'Republicans Around the Country' Like My Ideas, Obama Says

December 12, 2011 - 11:17 AM

Obama

President Barack Obama speaks during a news conference in the White House briefing room in Washington, Thursday, Dec. 8, 2011. (AP Photo/Carolyn Kaster)

(CNSNews.com) - President Obama, asked about his low poll numbers and the poor prospects for his re-election, blamed Republican intransigence for the American people's dissatisfaction. He also said rank-and-file Republicans "like the ideas that we put forward."

"It is my job to put forward a vision of the country that benefits the vast majority of Americans," Obama told CBS' "60 Minutes" in an interview that aired Sunday. "If I can't get Republicans to move, partly because they've made a political, strategic decision that says, 'Anything Obama's for, we're against, because that's our best chance of winning an election,' I don't think the American people would see that as a failure on my part."

Obama said he’d prefer that Republicans have a different attitude: “You know, I've been joking with my staff lately that I think in my next speech, I am going to say, "I am adamantly opposed to investing in education and putting teachers in the classroom. I'm adamantly opposed to rebuilding America and putting construction workers back to work.’ And I'm thinking maybe suddenly Republicans might be for it. But, you know, keep in mind, I'm talking about Republican members of Congress. I'm not talking about Republicans around the country.”

CBS "60 Minutes" correspondent Steve Kroft noted that rank-and-file Republicans "don't like you much better. It's only 7 percent approval rating."

"Yeah, no, I understand,' Obama replied. "But I think that they like the ideas that we put forward. I mean, the interesting thing is the majority of Republicans actually think we should have a balanced approach to deficit reduction, including tax increases for the wealthy. The majority of Republicans do think that we should make investments in roads and bridges and improving our airports and investing in basic research -- medical research.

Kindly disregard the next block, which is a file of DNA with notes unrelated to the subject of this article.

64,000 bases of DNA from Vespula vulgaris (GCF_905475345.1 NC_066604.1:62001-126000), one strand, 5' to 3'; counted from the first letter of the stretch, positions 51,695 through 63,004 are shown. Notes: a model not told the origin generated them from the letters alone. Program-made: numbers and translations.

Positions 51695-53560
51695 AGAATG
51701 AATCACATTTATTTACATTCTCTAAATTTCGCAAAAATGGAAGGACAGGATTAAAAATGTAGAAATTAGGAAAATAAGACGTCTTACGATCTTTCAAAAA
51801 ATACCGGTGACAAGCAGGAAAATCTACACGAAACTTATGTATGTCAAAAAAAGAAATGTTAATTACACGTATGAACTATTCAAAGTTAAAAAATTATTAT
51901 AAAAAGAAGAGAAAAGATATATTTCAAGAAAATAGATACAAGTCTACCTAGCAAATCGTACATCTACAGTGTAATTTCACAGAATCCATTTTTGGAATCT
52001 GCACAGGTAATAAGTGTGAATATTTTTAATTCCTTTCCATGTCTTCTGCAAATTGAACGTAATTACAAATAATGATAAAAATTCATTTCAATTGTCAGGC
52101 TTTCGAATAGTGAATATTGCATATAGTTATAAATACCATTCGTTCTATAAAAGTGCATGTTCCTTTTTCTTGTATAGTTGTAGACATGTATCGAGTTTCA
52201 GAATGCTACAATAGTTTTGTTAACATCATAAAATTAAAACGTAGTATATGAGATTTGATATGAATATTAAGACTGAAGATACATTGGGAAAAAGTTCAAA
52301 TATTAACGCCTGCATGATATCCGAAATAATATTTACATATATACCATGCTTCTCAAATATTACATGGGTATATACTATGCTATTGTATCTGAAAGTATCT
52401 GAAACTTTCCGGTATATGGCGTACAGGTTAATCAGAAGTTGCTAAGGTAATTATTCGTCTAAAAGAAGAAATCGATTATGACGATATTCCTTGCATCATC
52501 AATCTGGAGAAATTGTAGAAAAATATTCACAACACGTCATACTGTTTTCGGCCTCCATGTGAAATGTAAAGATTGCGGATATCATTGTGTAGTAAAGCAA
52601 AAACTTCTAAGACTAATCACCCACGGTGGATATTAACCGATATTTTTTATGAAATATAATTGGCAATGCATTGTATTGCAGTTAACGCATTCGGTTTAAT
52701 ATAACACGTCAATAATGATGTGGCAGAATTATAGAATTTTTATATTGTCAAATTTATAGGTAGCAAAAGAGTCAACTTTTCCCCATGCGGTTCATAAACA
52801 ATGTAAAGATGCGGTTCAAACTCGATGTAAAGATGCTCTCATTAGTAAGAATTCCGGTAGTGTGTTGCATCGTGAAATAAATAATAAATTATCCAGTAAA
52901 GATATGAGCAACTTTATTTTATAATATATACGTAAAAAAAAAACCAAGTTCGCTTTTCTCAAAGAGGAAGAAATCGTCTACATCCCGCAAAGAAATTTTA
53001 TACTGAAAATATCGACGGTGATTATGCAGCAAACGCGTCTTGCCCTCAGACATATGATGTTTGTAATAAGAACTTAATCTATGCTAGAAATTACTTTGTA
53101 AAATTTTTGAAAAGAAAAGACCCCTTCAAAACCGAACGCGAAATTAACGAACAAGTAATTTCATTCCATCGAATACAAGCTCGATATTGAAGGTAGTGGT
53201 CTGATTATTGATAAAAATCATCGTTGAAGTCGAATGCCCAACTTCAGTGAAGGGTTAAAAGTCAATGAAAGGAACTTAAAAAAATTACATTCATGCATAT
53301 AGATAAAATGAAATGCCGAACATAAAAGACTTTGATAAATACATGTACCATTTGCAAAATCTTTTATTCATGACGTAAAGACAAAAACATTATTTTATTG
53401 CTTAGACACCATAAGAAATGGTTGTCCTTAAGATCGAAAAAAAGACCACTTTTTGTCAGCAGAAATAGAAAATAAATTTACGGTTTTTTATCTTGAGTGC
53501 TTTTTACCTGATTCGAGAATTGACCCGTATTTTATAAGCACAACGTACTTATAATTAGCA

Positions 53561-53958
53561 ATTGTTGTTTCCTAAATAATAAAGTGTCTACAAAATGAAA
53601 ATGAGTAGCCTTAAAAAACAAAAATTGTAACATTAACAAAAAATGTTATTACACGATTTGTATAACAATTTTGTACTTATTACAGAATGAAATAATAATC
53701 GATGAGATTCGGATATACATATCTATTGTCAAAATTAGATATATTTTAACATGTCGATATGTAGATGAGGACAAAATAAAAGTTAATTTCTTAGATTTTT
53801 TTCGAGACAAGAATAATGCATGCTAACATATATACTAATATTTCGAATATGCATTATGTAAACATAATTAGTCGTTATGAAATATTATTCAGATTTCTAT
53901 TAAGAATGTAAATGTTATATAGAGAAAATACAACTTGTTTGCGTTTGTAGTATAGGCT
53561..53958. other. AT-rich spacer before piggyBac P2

Kroft noted that 75 percent of Americans think the country is on the wrong track, while 54 percent say Obama doesn't share their priorities.

"Steve, here's the thing. As long as [the] unemployment rate is too high and people are feeling under the gun -- day in, day out -- because their bills are going up and their wages and incomes aren't, or they're out of a job, they're going to feel unsatisfied. I mean, there's no secret to this."

At another point in the interview, Obama was asked about the poor prospects for his re-election, based on low poll numbers.

"Well look, we've gone through an incredibly difficult time in this country. And I would be surprised if the American people felt satisfied right now. They shouldn't feel satisfied. We've got a lot more work to do in order to get this country and the economy moving in a way that benefits everybody, as opposed to just a few.

“And we didn't get into these problems overnight. We're not going to get out of them overnight. And as long as I'm President, I'm going to be held responsible, in some fashion, to fix the problem. And, you know, that is why I don't spend a lot of time worrying about polls. I spend a lot of time worrying about, are the steps that we're taking the right ones, in order to get a better result for ordinary families who are working hard?”

Obama described the election as a contest of competing visions, and his vision is "that this country has to move in a direction that builds from the bottom up."


Asked if he's given up on working with Republicans, Obama said he will seize "every opportunity that I see for us to be able to actually get something done."

But, he added, his main concern is getting the economy moving and people back to work.

"And I'll worry about the politics sometime next year," said the president who has spent much of the year traveling around the country, giving campaign speeches that plug his vision for America.